Whereas QI uses existing knowledge to address internal organizational systems and improve performance, research influences outcomes through a more rigorous scientific process that generates new knowledge. EBP integrates best evidence (often derived from research) into practice to produce desired outcomes. All three approaches have an important, yet different, relationship with knowledge: research generates it, EBP translates it, and QI incorporates it. Answering the unanswered questions (inquiry) drives research, whereas existing evidence usually directs both EBP and QI efforts.
Uses and Applications. The second main category in Table 2, uses and applications, explores differences between QI, EBP, and research along 14 dimensions. These dimensions include purpose, beneficiaries, use of protocols, data collection, Institutional Review Board (IRB) approval, and funding. Also included are dimensions related to oversight, limitations, overlaps, challenges, risks and burdens, tools and instruments, methodology, and application examples.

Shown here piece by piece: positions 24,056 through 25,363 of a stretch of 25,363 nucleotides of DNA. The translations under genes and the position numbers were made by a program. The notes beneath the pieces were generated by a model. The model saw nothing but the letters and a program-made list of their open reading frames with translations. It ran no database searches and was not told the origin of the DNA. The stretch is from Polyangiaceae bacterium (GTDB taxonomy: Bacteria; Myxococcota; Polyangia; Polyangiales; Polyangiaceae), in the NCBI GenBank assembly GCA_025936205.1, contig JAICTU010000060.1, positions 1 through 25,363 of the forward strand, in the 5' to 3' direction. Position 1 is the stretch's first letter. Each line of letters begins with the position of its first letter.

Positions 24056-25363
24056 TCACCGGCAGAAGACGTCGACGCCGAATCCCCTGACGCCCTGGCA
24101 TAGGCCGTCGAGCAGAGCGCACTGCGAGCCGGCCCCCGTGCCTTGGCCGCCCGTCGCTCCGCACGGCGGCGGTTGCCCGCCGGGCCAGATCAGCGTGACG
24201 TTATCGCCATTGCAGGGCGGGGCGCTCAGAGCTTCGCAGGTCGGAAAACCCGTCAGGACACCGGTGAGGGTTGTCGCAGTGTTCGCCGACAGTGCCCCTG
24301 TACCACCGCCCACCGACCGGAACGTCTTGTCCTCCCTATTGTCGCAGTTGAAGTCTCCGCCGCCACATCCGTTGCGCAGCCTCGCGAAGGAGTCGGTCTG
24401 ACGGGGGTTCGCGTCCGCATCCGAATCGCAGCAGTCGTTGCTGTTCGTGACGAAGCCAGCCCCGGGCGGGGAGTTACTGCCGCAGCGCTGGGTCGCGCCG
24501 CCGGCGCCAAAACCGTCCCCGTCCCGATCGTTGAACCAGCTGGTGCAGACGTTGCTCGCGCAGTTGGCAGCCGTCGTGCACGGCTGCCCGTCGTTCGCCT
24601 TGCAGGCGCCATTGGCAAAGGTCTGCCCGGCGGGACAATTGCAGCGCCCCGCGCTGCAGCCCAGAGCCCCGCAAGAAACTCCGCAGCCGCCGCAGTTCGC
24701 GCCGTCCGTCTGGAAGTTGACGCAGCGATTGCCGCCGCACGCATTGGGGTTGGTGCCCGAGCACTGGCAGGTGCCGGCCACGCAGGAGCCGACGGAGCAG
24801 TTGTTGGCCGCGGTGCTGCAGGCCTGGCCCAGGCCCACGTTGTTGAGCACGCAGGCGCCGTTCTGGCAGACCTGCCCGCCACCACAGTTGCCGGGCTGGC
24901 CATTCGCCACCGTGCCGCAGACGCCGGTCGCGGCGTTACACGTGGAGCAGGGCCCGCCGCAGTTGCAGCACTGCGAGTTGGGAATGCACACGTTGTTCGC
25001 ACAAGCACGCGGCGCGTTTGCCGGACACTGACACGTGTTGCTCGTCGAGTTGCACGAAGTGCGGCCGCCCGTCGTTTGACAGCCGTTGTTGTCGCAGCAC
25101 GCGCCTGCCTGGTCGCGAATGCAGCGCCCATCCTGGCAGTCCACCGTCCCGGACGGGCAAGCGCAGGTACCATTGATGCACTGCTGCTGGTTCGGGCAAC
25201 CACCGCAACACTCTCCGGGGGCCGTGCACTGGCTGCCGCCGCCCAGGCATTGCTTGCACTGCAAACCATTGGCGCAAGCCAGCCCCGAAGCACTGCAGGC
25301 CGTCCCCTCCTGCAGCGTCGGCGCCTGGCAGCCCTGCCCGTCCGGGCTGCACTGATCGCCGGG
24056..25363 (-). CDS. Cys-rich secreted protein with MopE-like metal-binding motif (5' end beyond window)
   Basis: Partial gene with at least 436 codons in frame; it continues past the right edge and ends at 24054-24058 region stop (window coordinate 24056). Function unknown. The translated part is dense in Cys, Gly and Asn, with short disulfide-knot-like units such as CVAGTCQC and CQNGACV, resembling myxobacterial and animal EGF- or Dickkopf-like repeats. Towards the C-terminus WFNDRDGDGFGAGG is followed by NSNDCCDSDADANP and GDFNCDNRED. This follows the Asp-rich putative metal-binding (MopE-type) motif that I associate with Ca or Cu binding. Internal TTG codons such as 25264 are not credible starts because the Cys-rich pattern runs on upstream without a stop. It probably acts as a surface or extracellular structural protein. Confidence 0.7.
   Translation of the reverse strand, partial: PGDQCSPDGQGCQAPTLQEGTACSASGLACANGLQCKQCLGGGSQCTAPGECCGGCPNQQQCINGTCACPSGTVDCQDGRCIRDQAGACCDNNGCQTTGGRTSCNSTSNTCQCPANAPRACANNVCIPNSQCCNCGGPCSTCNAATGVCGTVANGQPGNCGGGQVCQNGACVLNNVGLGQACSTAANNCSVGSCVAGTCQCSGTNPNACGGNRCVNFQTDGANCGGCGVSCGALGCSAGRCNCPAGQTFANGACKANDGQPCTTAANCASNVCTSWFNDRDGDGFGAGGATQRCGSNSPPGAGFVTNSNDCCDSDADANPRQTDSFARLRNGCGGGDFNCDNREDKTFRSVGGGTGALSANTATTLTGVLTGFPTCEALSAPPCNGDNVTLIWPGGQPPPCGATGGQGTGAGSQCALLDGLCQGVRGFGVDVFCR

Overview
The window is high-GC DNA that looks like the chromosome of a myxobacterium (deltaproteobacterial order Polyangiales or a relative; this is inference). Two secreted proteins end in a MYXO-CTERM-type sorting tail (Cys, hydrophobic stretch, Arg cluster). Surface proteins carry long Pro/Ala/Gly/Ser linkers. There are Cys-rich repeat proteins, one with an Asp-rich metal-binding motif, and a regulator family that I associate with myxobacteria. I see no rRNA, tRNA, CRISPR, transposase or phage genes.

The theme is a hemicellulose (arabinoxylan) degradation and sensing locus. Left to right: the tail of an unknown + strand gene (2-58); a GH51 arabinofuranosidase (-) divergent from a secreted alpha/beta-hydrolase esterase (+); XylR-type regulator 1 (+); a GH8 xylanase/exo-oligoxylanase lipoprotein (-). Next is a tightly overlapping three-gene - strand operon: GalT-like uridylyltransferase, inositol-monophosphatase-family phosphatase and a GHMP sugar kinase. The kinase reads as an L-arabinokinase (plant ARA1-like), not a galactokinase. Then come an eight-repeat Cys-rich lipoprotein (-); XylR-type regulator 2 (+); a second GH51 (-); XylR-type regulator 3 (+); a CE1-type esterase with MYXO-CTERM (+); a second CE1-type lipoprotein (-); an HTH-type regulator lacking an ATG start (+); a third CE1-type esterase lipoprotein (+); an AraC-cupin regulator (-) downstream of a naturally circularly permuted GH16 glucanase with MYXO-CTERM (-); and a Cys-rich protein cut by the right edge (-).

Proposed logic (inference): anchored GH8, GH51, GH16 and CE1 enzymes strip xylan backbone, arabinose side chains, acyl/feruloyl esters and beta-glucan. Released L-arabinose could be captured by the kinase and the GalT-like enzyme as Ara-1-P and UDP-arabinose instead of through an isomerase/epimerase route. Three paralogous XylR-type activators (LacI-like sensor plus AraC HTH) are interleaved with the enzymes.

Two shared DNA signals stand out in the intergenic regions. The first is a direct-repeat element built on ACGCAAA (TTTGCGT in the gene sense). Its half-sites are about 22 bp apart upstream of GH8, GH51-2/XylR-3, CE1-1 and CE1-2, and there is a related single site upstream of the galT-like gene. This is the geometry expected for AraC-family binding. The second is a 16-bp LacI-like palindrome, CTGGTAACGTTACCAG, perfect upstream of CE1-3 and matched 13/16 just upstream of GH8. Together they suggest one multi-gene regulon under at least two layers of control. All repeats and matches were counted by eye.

Although the complete comparative table (Table 2) captures 26 dimensions to help decipher differences between QI, EBP, and research, the literature (Kring, 2008; Newhouse et al., 2006) considers the purpose of a study or project to be the definitive distinguishing dimension. The purpose of QI is to improve internal processes and practices within a specific patient group or organization (Kring, 2008; Reinhardt & Ray, 2003). The purpose of EBP is to evaluate evidence along a continuum (DiCenso, Guyatt, & Ciliska, 2005) to identify the strongest or best evidence to guide nursing practice within an organizational setting and with a specific patient population. The purpose of research is to generate new knowledge within the broader scientific community (Kring, 2008; Reinhardt & Ray, 2003) to produce knowledge that is generalizable beyond the study sample. Determining the purpose of a study guides whether to undertake a QI, EBP, or research project.